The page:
Interfaith Doctor of Ministry in Pastoral Care Alum Matthew Grimes '20 Reflects on National Disability Employment Awareness Month

October is National Disability Employment Awareness Month, a time to educate about disability employment issues and celebrate the many and varied contributions of America’s workers with disabilities. Rev. Matthew Grimes, D.Min. ‘20 shares about his Demonstration Project exploring the impact that access to worship spaces has on disabled populations.

Rev. Matthew Grimes '20

Rev. Matthew Grimes ’20

Can you tell us about your Demonstration Project related to disabled populations and access to worship spaces?

Many African-American Protestant churches in urban settings across the country are full of kinetic energy and enthusiasm. We clap our hands, stomp our feet, and enjoy the flow of the Spirit. The church I pastor is no different. There is a colloquial saying among the people of my ilk when services are particularly spirited, “We went in”.  This phrase is synonymous with allowing the Spirit to have its way. In these moments the presence of God is particularly prevalent. However, for certain members of the congregation, I wondered what “going in” was like for them. While most worshippers clap their hands while the Hammond organ, drums, bass guitar, and keyboard roar to accompany the congregational singing or the gospel choir, a few remain in their seats, attempting to catch their breath, or unable to join in the synchronous movement of the fellowship due to one or multiple physical disabilities.

Our church is constructed of two floors and “stairs everywhere”. At least that’s how it’s described by one of the older parishioners unable to ambulate without a walking frame. Our church has no ramp, no elevator, and the restrooms are located in the church basement. That’s right – there is no access to bathrooms from the worship sanctuary. It seemed painfully obvious to me that attending houses of worship without adequate access to worship spaces must be a debilitating experience for devotees.

Hebrew Union College-Jewish Institute of Religion, through the Interfaith Doctor of Ministry Program for Education in Pastoral Care, meticulously provided guidance on my journey to understand the phenomenology of congregants with disabilities and their unique challenges to access the worship space. My Demonstration Project is entitled, “Disabilities and Limitations in Worship: How Do Individuals with Disabilities and Limitations Experience God When Access to the Worship Space is Difficult.”

What did you research and conclude?

The purpose of the study involved investigating and unpacking the meaning of the worship experience for six participants with no affiliation with the church that I pastor. Participants were also living with physical disabilities and mobility limitations.

Interestingly enough, entering the physical worship space did not negatively impact the worship experience of participants living with disabilities; and in their words, “did not limit their access to God”. When asked the grand tour question, “How does your disability connect at all to your worship?” there was no mention that the challenge of entering the building in any way connected to their worship. Essentially, the central focus for all six participants concerned what they felt and experienced psychologically, emotionally, and spiritually between themselves, others, and God.

Self-esteem factored into the quality of participants’ worship experience. Individuals reported that hearing the voice of God, understanding their purpose and call were most important. Participants established methods to forestall the shame of either becoming a distraction to some or being shamed by others during the worship service. Preparation practices prior to worship services provided an instantaneous method to create normalcy when feeling like the other. For instance, one participant always carried a brimmed hat to ward off would-be intrusive observers of her condition.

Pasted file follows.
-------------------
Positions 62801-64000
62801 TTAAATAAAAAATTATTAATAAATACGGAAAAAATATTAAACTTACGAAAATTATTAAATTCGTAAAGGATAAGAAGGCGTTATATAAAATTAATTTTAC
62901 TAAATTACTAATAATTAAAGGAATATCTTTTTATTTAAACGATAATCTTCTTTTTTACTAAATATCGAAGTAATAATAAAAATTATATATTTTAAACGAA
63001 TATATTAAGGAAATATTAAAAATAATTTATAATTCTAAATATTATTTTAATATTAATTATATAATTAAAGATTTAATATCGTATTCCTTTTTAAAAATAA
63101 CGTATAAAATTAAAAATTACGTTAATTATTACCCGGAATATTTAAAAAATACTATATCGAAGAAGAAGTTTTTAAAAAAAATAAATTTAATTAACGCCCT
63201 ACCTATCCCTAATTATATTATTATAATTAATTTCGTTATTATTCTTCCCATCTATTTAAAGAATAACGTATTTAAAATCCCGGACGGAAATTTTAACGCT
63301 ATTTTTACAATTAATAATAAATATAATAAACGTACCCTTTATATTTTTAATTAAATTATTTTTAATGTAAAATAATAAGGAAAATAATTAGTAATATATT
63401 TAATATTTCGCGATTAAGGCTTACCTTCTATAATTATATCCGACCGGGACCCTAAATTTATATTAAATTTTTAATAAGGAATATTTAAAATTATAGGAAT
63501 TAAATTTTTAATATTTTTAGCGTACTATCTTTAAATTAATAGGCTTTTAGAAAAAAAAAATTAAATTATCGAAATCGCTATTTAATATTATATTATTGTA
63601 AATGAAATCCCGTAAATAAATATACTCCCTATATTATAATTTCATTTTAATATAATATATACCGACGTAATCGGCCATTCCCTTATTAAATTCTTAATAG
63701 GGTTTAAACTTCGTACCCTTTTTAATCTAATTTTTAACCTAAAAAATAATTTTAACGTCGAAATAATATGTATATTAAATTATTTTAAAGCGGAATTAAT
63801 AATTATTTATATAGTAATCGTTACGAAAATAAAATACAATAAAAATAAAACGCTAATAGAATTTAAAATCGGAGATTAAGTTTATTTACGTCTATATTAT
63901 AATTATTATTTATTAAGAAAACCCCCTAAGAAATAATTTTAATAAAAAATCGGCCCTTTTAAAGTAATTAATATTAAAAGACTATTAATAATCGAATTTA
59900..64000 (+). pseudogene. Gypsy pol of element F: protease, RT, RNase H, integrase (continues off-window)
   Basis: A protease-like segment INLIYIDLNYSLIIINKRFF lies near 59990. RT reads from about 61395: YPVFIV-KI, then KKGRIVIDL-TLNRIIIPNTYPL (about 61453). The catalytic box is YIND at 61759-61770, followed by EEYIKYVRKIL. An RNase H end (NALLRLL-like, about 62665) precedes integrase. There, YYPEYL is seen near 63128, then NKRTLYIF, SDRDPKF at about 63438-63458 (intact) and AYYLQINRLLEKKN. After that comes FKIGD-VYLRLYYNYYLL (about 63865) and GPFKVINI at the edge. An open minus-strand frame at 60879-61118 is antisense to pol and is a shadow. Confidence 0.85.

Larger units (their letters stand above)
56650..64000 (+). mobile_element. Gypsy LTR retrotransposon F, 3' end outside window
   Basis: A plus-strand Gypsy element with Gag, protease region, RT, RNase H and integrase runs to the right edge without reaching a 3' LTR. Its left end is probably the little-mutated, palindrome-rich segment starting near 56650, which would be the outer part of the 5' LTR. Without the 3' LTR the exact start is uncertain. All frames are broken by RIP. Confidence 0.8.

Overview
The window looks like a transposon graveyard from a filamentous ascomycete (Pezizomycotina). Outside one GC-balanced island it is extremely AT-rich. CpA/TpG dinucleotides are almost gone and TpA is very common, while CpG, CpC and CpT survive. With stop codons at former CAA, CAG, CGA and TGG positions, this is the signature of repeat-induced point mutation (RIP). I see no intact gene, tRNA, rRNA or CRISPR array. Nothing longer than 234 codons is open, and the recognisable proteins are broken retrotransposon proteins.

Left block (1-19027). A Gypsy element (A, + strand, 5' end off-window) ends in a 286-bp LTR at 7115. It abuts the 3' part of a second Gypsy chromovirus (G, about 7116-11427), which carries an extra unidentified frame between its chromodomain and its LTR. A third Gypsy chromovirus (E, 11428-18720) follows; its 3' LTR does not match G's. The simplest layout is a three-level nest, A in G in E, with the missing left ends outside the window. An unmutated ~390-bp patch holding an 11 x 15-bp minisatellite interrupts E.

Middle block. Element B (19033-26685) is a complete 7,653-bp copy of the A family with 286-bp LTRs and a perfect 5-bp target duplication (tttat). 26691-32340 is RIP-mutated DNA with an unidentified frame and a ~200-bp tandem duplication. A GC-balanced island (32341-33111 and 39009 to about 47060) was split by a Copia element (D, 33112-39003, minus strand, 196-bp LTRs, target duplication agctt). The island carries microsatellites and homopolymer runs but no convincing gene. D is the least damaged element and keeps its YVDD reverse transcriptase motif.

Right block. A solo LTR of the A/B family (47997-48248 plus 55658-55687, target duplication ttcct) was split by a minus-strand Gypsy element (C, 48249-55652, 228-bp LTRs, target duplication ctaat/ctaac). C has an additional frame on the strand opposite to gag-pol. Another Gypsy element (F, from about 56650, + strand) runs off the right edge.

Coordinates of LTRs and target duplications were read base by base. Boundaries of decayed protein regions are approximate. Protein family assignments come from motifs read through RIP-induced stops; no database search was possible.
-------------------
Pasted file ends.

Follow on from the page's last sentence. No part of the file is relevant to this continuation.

What methods did you take?

A qualitative method was utilized. In-depth individual interviews were employed to allow me to ask questions that encouraged the participants to reflect, examine, and express their inner thoughts and feelings while at worship. Individual interviews were important to this study to promote individual expression and catch a glimpse of their private worship experience.

What surprised you?

I was surprised by the error of my own presupposition that the challenges of the physical building were the primary concern of the individuals living with disabilities. Full inclusion in the activities of worship and not being faced with shame or overly concerned church members were the most considerable barriers in their worship experience. In other words, their connection with God and to others was much bigger than any supposed physical barrier.

What are some important takeaways for the general public?

It may be important to reassess what access means to individuals living with disabilities and mobility issues. Access involves more than providing ramps, elevators, and railings. Access involves open hearts and hands to receive those living with disabilities as very capable and able individuals to more than sufficiently, but brilliantly, carry on functions within the worship service, lending insight from a unique perspective possibly not previously investigated.

The New Testament underscores this approach in the book of Luke chapter 14. Jesus used a parable to illustrate his ideas of humility. He included those with disabilities as examples. Invited to an important supper, the host offered Jesus the choicest seat. Jesus responded by instructing the host to not call his rich friends, colleagues, relatives, and the like and instead extend the invitation to those who are without adequate resources, maimed, disabled, blind, and individuals facing physical mobility challenges. This was not a gentle suggestion; but rather, an imperative as the core issue involves justice.

Who do we invite to share our tables? Be they the tables in our homes, at work, community, or social circles? How do we respond to individuals we may consider other? To whom do we include, exclude, and the reasons why, bear careful scrutiny.

How does this work relate to National Disability Employment Awareness Month?